Associated Press via Washington Post
January 15, 2018
By Nicole Winfield and Eva Vergara
Pope Francis’ visit to Chile was always going to be fraught, but it has taken on an unprecedented degree of opposition with the firebombings of Catholic churches ahead of his Monday arrival and protests by Chileans fed up with priest sex abuse and cover-up.
Francis is coming to a country where around 60 percent of Chileans declare themselves to be Roman Catholics, but where the church has lost the influence and moral authority it once enjoyed thanks to sex scandals, secularization and an out-of-touch clerical caste.
“I used to be a strong believer and churchgoer,” said Blanca Carvucho, a 57-year-old secretary in Santiago. “All the contradictions have pushed me away.”
The pope will try to reverse the trend during his three-day visit, which gets underway in earnest Tuesday with a series of protocol visits for church and state, and will be followed by a three-day trip to neighboring Peru.
In Chile, he plans sessions with migrants, members of Chile’s Mapuche indigenous group and victims of the 1973-1990 military dictatorship. It remains to be seen if he will meet with sex abuse survivors. A meeting isn’t on the agenda, but such encounters never are.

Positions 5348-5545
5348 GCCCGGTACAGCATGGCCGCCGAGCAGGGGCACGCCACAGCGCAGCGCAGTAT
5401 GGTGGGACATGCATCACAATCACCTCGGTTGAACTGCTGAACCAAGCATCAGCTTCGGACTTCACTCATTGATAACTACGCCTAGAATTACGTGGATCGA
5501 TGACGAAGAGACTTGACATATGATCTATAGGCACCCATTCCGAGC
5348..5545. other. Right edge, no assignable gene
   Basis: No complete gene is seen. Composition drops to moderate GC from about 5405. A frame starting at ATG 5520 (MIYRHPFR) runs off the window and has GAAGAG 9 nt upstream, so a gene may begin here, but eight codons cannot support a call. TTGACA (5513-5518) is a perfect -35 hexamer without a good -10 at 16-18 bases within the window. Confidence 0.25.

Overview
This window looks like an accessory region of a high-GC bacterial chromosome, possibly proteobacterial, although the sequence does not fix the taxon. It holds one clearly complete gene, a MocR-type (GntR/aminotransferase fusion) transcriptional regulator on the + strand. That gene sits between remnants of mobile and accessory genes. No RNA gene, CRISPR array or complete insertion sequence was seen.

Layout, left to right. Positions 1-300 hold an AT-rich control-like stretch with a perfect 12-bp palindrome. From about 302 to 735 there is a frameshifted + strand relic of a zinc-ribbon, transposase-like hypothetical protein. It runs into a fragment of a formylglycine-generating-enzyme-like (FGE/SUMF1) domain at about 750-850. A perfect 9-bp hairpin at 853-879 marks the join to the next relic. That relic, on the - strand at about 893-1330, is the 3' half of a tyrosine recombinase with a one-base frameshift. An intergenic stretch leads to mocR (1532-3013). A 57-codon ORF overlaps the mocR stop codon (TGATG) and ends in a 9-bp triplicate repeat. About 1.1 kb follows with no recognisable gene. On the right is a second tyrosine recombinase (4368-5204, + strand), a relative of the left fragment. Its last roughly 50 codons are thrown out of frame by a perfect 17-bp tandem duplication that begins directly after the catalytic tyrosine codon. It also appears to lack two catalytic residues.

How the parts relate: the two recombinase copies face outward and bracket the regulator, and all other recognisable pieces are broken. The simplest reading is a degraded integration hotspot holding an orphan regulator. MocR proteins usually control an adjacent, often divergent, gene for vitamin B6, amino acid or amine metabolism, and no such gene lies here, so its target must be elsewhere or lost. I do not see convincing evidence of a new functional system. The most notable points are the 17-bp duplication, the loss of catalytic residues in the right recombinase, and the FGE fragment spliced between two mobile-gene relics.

Chile’s church earned wide respect during the regime of Gen. Augusto Pinochet because it spoke out against the military’s human rights abuses, but it began a downward spiral in 2010 when victims of a charismatic, politically connected priest came forward with allegations that he had kissed and fondled them.
Local church leaders had ignored the complaints against the Rev. Fernando Karadima for years, but they were forced to open an official investigation after the victims went public and Chilean prosecutors started investigating. The Vatican in 2011 sentenced Karadima to a lifetime of “penance and prayer” for his crimes, but the church leadership hasn’t won back Chileans’ trust for having covered up Karadima’s crimes for so long.
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